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June 10, 2020 – The Judicial Council of California voted to end the COVID-19 emergency bail schedule, as California begins a phased re-opening and courts restore services shuttered due to the COVID-19 pandemic.

The Judicial Council voted 17-2 to rescind, effective June 20, the COVID-19 temporary bail schedule that set presumptive bail at $0 for people accused of lower-level crimes, a measure to curb the spread of COVID-19 in jails and surrounding communities.

At the same time, California Chief Justice Tani G. Cantil-Sakauye rescinded her statewide order (link) extending time for defendants to be arraigned. That change would require defendants again be arraigned within 48 hours.

“The Judicial Council’s action better reflects the current needs of our state, which has different health concerns and restrictions county-to-county based on the threat posed by COVID-19,” said Justice Marsha Slough, a Judicial Council member and chair of the Executive and Planning Committee. “We urge local courts to continue to use the emergency COVID-19 bail schedule where necessary to protect the health of the community, the courts, and the incarcerated. We are also asking courts to report back by June 20 on whether they plan to keep the COVID-19 emergency bail schedule, or another reduced bail schedule.”

The Judicial Council adopted 13 emergency rules to balance providing access to justice with protecting the health and safety of the public, litigants, attorneys, court employees, and judicial officers.

Since the emergency rules were approved, conditions have changed: 51 counties have received a variance and are reopening. Last week, the Judicial Council approved changes to its emergency rule that paused statutes of limitations in civil cases.

The Judicial Council may re-institute these measures if health conditions worsen or change.

Statewide COVID-19 Emergency Bail Schedule and Arraignment Time Extension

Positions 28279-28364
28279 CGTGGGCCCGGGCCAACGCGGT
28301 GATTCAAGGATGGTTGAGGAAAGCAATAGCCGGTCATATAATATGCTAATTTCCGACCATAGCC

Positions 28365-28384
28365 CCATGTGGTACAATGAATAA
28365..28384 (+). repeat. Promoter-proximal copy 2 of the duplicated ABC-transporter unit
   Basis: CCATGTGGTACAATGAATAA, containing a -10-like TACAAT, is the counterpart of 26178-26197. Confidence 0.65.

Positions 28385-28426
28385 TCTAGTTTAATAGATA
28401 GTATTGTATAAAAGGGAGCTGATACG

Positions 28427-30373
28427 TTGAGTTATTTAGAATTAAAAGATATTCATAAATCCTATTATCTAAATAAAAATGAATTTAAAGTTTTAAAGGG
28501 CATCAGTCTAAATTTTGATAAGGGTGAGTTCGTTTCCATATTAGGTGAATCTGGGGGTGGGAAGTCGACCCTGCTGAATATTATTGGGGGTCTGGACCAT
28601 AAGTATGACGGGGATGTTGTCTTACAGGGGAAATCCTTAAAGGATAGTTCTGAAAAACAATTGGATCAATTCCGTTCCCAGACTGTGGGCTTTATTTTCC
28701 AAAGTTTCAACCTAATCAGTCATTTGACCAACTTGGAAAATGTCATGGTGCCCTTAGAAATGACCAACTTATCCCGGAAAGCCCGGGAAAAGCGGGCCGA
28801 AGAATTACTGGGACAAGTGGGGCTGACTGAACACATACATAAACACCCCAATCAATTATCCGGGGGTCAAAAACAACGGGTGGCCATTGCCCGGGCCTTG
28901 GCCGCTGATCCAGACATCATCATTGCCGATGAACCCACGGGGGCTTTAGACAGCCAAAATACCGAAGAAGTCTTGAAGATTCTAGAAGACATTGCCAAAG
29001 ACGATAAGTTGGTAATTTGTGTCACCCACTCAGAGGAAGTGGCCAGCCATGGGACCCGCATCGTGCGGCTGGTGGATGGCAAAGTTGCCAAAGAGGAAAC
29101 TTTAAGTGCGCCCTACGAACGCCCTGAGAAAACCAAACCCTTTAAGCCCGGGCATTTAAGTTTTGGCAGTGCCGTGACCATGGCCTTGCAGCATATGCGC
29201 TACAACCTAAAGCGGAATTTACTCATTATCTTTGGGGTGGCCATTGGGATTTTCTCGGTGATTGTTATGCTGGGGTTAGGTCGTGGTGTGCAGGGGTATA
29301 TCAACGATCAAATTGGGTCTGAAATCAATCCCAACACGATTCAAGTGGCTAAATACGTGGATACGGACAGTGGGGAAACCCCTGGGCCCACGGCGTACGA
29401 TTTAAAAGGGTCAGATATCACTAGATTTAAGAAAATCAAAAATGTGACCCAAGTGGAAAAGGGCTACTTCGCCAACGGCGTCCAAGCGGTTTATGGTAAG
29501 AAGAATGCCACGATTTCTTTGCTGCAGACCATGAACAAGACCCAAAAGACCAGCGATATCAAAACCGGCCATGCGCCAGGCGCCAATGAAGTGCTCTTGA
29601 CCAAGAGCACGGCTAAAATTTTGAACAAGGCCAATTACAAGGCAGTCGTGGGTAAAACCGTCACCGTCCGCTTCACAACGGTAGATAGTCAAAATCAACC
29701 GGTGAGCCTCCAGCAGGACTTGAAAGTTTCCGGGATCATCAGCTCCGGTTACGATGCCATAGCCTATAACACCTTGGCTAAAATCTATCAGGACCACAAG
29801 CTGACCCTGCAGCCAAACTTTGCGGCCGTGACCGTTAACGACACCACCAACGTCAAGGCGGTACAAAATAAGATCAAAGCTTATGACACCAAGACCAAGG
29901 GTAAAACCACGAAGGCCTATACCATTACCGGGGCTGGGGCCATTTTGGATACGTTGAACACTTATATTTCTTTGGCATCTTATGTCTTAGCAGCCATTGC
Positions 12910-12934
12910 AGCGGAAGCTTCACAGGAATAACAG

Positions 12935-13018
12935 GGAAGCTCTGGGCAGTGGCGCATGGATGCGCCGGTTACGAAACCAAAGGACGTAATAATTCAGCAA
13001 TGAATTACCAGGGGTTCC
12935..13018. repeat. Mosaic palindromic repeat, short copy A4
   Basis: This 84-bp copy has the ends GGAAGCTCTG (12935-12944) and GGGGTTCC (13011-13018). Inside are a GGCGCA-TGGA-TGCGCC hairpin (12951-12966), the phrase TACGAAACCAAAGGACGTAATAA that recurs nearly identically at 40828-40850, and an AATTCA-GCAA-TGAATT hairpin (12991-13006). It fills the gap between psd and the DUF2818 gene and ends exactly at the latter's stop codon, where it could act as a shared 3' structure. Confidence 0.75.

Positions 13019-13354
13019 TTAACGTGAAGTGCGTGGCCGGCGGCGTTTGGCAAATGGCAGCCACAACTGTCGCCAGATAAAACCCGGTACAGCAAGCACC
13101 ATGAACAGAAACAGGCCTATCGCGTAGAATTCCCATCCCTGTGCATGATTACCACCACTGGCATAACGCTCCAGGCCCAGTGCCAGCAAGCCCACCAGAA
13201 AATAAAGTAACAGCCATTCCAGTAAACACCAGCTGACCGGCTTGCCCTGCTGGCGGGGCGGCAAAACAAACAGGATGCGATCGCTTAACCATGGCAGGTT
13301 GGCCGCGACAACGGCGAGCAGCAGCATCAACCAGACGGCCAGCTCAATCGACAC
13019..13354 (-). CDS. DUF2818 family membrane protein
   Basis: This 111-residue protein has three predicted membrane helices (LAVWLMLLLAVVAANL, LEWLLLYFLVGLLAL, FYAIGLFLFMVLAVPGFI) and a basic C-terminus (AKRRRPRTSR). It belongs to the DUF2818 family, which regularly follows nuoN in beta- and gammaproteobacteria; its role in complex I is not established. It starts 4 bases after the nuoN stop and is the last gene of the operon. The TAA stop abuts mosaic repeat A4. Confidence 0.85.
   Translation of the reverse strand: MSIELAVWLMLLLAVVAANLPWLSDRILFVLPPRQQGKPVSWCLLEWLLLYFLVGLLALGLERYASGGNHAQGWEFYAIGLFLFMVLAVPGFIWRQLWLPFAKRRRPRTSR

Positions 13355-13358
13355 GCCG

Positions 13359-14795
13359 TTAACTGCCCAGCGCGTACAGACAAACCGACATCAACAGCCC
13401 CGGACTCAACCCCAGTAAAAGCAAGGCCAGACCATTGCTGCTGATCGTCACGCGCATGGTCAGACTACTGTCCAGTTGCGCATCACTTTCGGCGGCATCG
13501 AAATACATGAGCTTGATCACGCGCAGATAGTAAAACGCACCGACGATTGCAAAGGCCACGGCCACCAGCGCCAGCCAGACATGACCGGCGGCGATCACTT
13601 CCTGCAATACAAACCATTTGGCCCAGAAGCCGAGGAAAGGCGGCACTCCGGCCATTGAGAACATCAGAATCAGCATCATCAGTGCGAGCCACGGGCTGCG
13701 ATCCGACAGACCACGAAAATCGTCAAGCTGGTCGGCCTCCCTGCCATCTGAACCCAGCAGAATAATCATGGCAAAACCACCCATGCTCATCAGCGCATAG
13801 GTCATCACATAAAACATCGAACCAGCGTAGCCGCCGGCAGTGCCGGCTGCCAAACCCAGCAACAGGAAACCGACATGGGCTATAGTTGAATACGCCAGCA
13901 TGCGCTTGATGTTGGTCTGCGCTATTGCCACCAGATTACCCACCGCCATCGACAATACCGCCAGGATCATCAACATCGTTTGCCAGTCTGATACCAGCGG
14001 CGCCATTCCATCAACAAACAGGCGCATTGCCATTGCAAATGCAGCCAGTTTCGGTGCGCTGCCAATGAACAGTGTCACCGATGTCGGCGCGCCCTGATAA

The COVID-19 emergency bail schedule set bail at $0 for most people accused, but not yet tried, of misdemeanors and lower-level felonies. As with a regular bail schedule, law enforcement could petition a judge to raise or deny bail if there was concern for public safety. Those accused of violent felonies, offenses requiring sex offender registration, domestic violence, stalking, or driving under the influence were not eligible.

The Judicial Council’s review of the rule comes as milestones were met:

  • Prisons are expected to allow transfers of convicted inmates from jails in all 58 counties to state institutions by June 19, which will continue to lower jail populations.
     
  • More than 20,000 defendants accused of lower-level offenses have been released before their trials from California’s jails since the start of the pandemic, helping keep jails and courts from becoming vectors for the spread of COVID-19 between inmates, jail staff and surrounding communities.
     

The Judicial Council report suggested courts could keep the emergency COVID-19 bail schedule or reduced bail schedules where appropriate and maximize the safe release of arrestees before or at arraignment. Some counties voluntarily adopted their own COVID-19 emergency bail schedules based on Chief Justice Cantil-Sakauye’s March 20 guidance